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Diablo III: Reaper of Souls

"The patch has summarily made Diablo III a better game, and since it's available to everyone with a copy — no expansion required — you can hop back in and see for yourself."

Part 1: Patch Notes

Editor's note: In order to cover all the sweeping changes that have been brought to Diablo III, our review will span three parts. Part one will address the new patch that hit the core game a few weeks ago, part two will cover the main bullet points of Reaper of Souls with preliminary scores, and part three will include final scores and discuss the long-term outlook of the game as whole.

When I reviewed the original Diablo III, I gave it a glowing appraisal that spoke of niggling concerns that the game's systems would not hold up to extended play in the way its legendary predecessor's did. In hindsight, I was right to voice those concerns, as problems with the way items were awarded, the auction house, and the wildly oscillating level of difficulty killed replayability after reaching the maximum level. Much drama has unfolded in the wake of vanilla Diablo's unpopular mechanics, and for a while, it seemed like a legend had fallen. Even I said, in no uncertain terms, to fellow RPGFan editor/Diablo aficionado Rob Steinman, "I don't think Reaper of Souls and Loot 2.0 can fix the problems in this game."

Fortunately, I was mistaken.

First of all, my return to Sanctuary began a few weeks ago with the release of a major patch that revamped the difficulty, loot, paragon leveling, and skill systems in Diablo III. This patch is available to anyone with a copy of the game, and it forms the foundation of what has refreshed the game so well.

For starters, each class has had their skillsets vastly modified, providing a greater deal of variety and a much more interesting degree of synergy in your choices. I tend to favor wizarding around the land, and the patch has allowed me to try out all kinds of new and, more importantly, viable builds than the original ever did. Part of this is a great new variety in skills, but some credit also most go to how items are distributed post-patch.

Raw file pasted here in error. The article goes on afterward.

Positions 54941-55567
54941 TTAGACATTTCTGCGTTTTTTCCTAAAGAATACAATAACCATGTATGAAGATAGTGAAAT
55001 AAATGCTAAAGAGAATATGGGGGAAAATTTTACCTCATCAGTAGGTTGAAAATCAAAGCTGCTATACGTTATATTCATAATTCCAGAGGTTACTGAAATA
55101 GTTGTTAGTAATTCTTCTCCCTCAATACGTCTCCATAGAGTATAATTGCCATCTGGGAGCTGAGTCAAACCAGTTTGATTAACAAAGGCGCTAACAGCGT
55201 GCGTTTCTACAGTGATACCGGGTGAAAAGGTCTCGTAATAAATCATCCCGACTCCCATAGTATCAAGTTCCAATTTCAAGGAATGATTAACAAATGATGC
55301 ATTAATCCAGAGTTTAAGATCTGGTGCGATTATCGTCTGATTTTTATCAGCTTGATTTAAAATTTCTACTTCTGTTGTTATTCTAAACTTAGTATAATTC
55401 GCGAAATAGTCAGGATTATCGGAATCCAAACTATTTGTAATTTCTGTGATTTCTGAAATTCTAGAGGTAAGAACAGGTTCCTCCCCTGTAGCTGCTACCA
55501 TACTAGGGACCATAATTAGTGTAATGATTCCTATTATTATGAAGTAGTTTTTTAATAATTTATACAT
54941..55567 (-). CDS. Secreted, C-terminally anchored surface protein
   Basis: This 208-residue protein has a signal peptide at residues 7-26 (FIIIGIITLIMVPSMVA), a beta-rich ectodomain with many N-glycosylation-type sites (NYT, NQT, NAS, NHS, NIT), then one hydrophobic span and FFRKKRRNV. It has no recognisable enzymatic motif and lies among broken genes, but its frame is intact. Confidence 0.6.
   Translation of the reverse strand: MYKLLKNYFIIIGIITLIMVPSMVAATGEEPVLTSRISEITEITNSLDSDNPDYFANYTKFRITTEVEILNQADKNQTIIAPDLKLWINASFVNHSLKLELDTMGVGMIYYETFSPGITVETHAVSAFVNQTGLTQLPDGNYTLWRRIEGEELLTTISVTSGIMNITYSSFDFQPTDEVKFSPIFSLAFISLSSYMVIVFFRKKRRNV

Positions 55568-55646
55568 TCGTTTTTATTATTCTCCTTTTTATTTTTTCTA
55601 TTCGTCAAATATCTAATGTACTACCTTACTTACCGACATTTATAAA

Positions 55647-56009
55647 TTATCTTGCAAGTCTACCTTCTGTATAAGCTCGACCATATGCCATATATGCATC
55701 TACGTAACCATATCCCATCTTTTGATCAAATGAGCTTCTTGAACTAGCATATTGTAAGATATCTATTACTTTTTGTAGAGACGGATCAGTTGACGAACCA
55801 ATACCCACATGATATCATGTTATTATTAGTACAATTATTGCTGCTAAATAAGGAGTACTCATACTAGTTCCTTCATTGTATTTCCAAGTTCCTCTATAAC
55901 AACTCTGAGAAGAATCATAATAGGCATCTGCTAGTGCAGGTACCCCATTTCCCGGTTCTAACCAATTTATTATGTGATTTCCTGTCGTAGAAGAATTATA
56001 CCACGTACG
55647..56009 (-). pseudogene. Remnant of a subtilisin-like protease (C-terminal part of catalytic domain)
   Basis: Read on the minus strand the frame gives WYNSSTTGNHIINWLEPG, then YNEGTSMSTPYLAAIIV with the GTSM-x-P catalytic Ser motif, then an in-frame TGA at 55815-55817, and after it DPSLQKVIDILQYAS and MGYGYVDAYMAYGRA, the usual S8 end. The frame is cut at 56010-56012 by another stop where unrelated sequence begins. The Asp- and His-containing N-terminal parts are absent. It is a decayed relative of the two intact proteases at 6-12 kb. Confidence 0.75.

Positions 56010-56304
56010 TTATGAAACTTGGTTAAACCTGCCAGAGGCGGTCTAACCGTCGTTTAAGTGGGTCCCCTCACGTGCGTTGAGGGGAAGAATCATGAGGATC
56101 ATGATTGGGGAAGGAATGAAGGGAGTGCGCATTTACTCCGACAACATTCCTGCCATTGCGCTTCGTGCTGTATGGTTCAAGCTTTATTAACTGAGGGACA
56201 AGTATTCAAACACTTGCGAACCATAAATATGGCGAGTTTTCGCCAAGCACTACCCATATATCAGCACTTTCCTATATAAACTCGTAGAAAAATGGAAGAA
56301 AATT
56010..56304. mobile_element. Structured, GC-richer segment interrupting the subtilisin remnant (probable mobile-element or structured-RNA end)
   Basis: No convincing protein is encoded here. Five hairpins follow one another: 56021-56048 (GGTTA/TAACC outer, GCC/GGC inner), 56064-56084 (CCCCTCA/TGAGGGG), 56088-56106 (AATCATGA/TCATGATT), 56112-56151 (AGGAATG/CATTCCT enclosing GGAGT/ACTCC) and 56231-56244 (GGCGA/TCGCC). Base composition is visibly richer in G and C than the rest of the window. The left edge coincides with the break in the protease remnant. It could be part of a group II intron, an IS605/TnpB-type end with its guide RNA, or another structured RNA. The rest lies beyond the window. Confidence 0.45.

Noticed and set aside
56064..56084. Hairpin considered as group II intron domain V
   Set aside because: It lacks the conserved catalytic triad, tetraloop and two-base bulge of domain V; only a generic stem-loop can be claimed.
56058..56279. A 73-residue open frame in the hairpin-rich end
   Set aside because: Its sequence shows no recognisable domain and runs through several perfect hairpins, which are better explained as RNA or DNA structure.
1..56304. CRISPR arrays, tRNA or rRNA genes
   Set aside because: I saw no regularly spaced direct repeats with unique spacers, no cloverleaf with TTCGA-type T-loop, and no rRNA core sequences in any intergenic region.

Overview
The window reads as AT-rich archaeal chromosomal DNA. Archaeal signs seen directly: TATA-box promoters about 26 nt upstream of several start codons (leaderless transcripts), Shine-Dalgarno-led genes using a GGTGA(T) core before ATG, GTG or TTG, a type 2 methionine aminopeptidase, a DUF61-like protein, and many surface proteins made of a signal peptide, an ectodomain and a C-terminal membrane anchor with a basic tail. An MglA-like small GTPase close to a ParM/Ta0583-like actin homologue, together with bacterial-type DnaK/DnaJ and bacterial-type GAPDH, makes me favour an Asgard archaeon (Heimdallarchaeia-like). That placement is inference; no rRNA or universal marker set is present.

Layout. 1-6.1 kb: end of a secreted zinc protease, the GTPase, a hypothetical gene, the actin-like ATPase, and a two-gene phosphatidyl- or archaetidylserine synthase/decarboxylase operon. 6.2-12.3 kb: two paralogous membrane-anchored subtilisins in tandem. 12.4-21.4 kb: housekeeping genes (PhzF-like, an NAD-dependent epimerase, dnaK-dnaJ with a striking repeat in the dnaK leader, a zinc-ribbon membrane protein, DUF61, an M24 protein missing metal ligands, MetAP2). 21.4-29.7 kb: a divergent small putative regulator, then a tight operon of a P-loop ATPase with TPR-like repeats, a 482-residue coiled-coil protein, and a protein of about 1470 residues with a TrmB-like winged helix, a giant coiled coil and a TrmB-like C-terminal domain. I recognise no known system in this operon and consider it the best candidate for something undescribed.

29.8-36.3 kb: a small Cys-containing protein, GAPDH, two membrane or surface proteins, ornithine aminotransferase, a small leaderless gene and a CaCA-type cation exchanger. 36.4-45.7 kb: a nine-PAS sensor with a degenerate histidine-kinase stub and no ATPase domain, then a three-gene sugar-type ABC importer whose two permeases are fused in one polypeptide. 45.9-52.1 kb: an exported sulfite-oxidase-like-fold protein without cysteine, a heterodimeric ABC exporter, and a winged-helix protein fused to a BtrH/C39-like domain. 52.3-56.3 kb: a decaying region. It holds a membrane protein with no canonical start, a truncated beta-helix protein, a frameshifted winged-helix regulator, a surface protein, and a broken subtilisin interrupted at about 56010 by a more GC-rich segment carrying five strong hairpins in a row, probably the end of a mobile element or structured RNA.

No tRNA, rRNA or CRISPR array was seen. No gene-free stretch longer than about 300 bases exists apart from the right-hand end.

The loot system has been entirely revamped, featuring a generally lower number of drops with a generally higher amount of interest. Special abilities are more frequently tailored to your specific class and skillset, and the vaunted legendary items now inspire the kind of awe their name implies. You'll still find stuff for other classes and builds, but the days of procuring only a single near-useless legendary after hours and hours of play are essentially over. Along with the abolishment of the contentious auction houses, running around finding goodies is better than ever, even without the expansion.

The new difficulty system rips out the nostalgic but sadly unbalanced Normal/Nightmare/Hell/Inferno progression and replaces it with a new setup which offers a much more balanced and intuitive difficulty curve. Monsters now scale to your level — a change that I initially was hesitant to embrace in light of the damage that scaling can cause to the sense of progression vital to so many RPGs. Thankfully, this was a change for the better.

The difficulty level now relates more to your equipment than your player level: as you notch up the challenge, your foes gain newer and deadlier skills that would slay an under-equipped adventurer in moments, along with a bump in stats. This means that you're free to set the difficulty to hard mode right from level one if you're looking for a challenge, and as you make things tougher, loot drops become better and experience/gold multiply. What's more, subsequent playthroughs are paced and balanced better than ever, since you can take your excellent gear and gems from your level 60-70 titan and put them on a lower-level character, while bumping the difficulty up so that you're gaining appropriate rewards and not snoozing through the battles thanks to your legendary weapons and armor. You're also able to adjust difficulty mid-game, which lets you make things tougher or easier on the fly, so you can find a sweet spot in terms of challenge and reward.

Finally, the Paragon leveling system has been changed to allow players to gain levels beyond the character cap of 60 (70 in Reaper of Souls). Each level allots you one stat point to place in a variety of categories, and this in turn gives you a degree of customization beyond your skill and gear choices. These aren't sweeping changes in the way Diablo II's stat points were, but include things like life regeneration, movement speed, defense, core damage stats, and more. They're a nice incentive to keep you gaining in strength after the level cap, and since they're now account-wide (much like Borderlands 2's badass ranks), you're free to play any character you like and reap the benefits of your burgeoning strength.

The patch has summarily made Diablo III a better game, and since it's available to everyone with a copy — no expansion required — you can hop back in and see for yourself. It's important to know about these changes, since Reaper of Souls builds upon them in meaningful ways and makes the game better than it has ever been. Be sure to check back for part two of this review, which will cover the bullet points of the new expansion.

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